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July 1986

Affective Illness in the Families of Schizophrenic Patients: What Does It Mean Diagnostically?

Author Affiliations

Department of Psychiatry and Behavioral Sciences Stanford University School of Medicine Stanford, CA 94305

Arch Gen Psychiatry. 1986;43(7):714. doi:10.1001/archpsyc.1986.01800070104016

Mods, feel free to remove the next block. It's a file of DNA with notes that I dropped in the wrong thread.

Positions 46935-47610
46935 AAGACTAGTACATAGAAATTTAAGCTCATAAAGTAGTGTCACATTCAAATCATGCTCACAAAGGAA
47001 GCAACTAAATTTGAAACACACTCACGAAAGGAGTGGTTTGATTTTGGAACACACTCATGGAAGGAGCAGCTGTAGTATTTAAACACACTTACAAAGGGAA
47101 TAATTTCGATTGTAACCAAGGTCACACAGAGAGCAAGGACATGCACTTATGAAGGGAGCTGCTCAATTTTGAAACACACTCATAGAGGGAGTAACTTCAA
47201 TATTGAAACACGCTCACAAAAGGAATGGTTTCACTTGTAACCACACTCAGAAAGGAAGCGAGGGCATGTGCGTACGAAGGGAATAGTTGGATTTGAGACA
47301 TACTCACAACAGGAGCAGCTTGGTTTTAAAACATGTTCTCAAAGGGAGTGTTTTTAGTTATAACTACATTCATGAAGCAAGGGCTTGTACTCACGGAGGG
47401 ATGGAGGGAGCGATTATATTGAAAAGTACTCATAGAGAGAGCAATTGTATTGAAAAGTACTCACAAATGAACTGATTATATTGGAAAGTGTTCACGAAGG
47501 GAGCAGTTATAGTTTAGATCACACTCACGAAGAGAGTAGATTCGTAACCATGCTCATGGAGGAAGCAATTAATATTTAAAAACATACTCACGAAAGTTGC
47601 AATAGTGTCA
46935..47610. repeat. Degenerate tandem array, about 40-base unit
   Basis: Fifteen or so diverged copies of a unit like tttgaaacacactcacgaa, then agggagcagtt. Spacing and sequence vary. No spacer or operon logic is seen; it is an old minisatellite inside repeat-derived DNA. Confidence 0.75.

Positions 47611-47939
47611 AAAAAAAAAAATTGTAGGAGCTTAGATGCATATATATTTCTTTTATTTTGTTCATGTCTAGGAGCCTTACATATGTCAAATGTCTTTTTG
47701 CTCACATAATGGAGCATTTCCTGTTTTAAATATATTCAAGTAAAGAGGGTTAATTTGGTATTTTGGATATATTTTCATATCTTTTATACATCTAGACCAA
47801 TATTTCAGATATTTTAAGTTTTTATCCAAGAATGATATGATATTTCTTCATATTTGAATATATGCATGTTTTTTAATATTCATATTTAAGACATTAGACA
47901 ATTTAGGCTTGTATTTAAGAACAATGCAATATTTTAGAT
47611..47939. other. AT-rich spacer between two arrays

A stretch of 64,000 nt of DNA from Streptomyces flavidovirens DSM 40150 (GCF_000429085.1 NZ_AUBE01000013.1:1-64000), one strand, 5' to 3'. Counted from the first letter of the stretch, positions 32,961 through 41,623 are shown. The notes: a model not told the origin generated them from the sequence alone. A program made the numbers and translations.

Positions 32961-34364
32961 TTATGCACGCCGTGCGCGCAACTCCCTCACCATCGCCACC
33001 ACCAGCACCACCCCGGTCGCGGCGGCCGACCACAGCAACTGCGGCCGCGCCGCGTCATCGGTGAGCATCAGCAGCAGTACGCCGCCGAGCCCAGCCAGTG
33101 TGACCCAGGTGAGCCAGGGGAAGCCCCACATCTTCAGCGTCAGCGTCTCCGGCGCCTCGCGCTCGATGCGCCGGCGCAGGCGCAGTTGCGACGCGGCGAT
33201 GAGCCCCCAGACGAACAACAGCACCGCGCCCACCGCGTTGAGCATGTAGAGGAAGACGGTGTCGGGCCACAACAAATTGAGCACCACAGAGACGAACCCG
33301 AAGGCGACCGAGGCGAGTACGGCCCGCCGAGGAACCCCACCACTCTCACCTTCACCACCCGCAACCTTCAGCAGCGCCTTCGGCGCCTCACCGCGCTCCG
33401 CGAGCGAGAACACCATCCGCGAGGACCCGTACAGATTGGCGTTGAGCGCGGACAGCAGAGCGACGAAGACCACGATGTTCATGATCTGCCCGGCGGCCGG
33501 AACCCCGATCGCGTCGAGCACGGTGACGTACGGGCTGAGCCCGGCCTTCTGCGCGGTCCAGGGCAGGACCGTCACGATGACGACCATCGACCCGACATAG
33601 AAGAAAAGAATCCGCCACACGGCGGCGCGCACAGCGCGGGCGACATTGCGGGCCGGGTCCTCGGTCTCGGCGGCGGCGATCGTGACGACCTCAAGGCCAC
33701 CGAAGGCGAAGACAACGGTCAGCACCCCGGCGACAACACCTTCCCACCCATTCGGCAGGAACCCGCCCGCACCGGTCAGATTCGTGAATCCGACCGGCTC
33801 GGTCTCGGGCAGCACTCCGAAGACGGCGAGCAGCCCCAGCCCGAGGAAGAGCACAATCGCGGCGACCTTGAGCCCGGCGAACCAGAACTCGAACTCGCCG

To the Editor. —  Family history is often used to support diagnostic formulations. Using the validation criteria of treatment response, course of illness, and family history for differentiating schizophrenia from affective illness, Pope and Lipinski1 presented a convincing argument regarding the common practice of underdiagnosing affective illness and overdiagnosing schizophrenia. If a patient with a family history of affective illness meets DSM-III criteria for schizophrenia, should the diagnosis be reconsidered based on the family history?The answer is no, based on the data presented recently by Kendler et al.2 They examined the risk for various psychiatric diagnoses using DSM-III criteria in 723 first-degree relatives of schizophrenic patients and in 1056 first-degree relatives of matched Surgical controls. Affective disorders were nearly three times more frequent than was schizophrenia in the firstdegree relatives of schizophrenic probands (prevalence was 7.0% for affective disorders vs 2.7% for schizophrenia; corrected for differential mortality).

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